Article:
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Frost/Nixon (Review)

Humor obscures play's more serious points

By Rick Pender · February 26th, 2009 · Onstage

Tricky Dick did it again.

I went to see the touring production of Frost/Nixon with high expectations. The play won praise in London and New York, and the current film based on Peter Morgan’s play has been a hit.

But no more than a half hour into the 100-minute performance I felt like I’d been handed one more “gotcha” by a president who bamboozled Americans.

Based on the legendary 1977 television interviews of Richard Nixon by David Frost, the play proposes to give the discredited American president “the trial he never had.” Unfortunately, in this production it’s more like Nixon is played as the comedian he never was.

Frost/Nixon was performed at relatively intimate theaters in London and New York. It’s lost in the Aronoff Center’s Procter & Gamble Hall, which drains the dramatic potential from every scene.

It’s a shame the tour pre-empted productions on stages like the Cincinnati Playhouse’s Marx Theatre, where the action would have played closer to audiences and on a more human scale. Instead, we see Frost and Nixon’s cat-and-mouse game in a space resembling a wood-paneled lobby with minimal furnishings.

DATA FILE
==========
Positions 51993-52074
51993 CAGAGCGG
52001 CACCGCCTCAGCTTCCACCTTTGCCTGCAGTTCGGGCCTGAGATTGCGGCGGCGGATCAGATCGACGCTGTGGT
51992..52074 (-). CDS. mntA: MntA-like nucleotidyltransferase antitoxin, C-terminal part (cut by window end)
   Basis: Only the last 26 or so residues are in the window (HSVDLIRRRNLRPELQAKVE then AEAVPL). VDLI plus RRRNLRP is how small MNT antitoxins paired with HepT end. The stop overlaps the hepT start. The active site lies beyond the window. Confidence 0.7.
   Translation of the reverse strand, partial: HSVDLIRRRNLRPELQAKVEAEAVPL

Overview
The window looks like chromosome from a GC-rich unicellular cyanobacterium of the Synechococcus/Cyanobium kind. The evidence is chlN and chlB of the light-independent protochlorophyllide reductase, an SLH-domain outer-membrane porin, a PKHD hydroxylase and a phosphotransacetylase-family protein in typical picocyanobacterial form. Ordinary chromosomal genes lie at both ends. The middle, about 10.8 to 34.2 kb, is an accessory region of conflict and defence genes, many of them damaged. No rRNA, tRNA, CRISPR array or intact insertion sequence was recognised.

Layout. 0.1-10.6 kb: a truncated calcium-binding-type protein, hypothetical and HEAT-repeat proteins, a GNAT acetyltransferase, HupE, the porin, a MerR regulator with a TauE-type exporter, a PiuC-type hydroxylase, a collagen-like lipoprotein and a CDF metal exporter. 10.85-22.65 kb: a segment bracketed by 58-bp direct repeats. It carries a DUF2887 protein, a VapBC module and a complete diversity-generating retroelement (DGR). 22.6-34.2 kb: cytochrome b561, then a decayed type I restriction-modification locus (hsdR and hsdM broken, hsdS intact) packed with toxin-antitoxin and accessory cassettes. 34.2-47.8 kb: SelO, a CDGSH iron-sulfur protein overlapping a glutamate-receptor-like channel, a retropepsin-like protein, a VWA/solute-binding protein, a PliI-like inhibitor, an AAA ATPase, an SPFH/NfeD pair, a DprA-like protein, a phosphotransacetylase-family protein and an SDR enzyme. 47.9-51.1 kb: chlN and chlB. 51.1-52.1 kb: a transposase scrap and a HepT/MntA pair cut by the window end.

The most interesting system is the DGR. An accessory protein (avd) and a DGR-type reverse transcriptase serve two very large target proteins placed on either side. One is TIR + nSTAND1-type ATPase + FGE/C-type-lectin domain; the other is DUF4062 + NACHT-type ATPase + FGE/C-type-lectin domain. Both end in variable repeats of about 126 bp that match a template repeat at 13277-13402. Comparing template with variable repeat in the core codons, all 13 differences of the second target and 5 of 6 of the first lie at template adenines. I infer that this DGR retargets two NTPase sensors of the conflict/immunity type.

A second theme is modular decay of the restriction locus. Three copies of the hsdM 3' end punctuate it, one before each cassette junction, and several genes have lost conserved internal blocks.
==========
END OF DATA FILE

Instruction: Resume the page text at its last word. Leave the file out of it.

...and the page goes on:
Add the rapid clip of Frost/Nixon’s action to this cool physical production, and what’s left are flippant remarks that are more humorous than humanizing. “Did you do any fornicating last night?” Nixon asks Frost just before cameras roll. The remark evokes a big laugh, but it wasn’t written as humor. I suspect it conveys Nixon’s awkwardness or a cagey attempt to unbalance his interviewer.

Venerable actor Stacy Keach doesn’t much resemble Nixon, especially when projected on a large video screen above the action. Alan Cox’s Frost feels more real, but other characters are minimally defined.

I was especially troubled by Brian Sgambati as veteran journalist Jim Reston, in his late sixties when he prepped Frost for these interviews. Sgambati is a young actor who played his narrator’s role more as brash, hot-headed polemicist than a seasoned observer who had covered the Nixon White House for years.

All this comes down to the confession Frost eventually extracts from Nixon: “I let the American people down.” Indeed. Again.


FROST/NIXON, presented by Broadway Across America, continues through March 8 at the Aronoff Center. Buy tickets, check out performance times and find nearby bars and restaurants here.

 
 
 
 

 

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